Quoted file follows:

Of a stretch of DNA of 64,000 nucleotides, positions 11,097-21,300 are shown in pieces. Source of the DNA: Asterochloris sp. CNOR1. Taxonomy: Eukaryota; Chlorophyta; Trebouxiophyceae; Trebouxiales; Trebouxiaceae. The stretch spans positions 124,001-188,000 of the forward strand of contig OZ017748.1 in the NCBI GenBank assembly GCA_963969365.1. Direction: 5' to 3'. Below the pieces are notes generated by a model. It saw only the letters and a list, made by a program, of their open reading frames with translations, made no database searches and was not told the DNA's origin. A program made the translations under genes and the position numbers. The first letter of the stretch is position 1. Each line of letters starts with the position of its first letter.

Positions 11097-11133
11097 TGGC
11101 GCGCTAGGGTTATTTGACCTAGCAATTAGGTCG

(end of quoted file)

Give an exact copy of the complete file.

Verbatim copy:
Of a stretch of DNA of 64,000 nucleotides, positions 11,097-21,300 are shown in pieces. Source of the DNA: Asterochloris sp. CNOR1. Taxonomy: Eukaryota; Chlorophyta; Trebouxiophyceae; Trebouxiales; Trebouxiaceae. The stretch spans positions 124,001-188,000 of the forward strand of contig OZ017748.1 in the NCBI GenBank assembly GCA_963969365.1. Direction: 5' to 3'. Below the pieces are notes generated by a model. It saw only the letters and a list, made by a program, of their open reading frames with translations, made no database searches and was not told the DNA's origin. A program made the translations under genes and the position numbers. The first letter of the stretch is position 1. Each line of letters starts with the position of its first letter.

Positions 11097-11133
11097 TGGC
11101 GCGCTAGGGTTATTTGACCTAGCAATTAGGTCG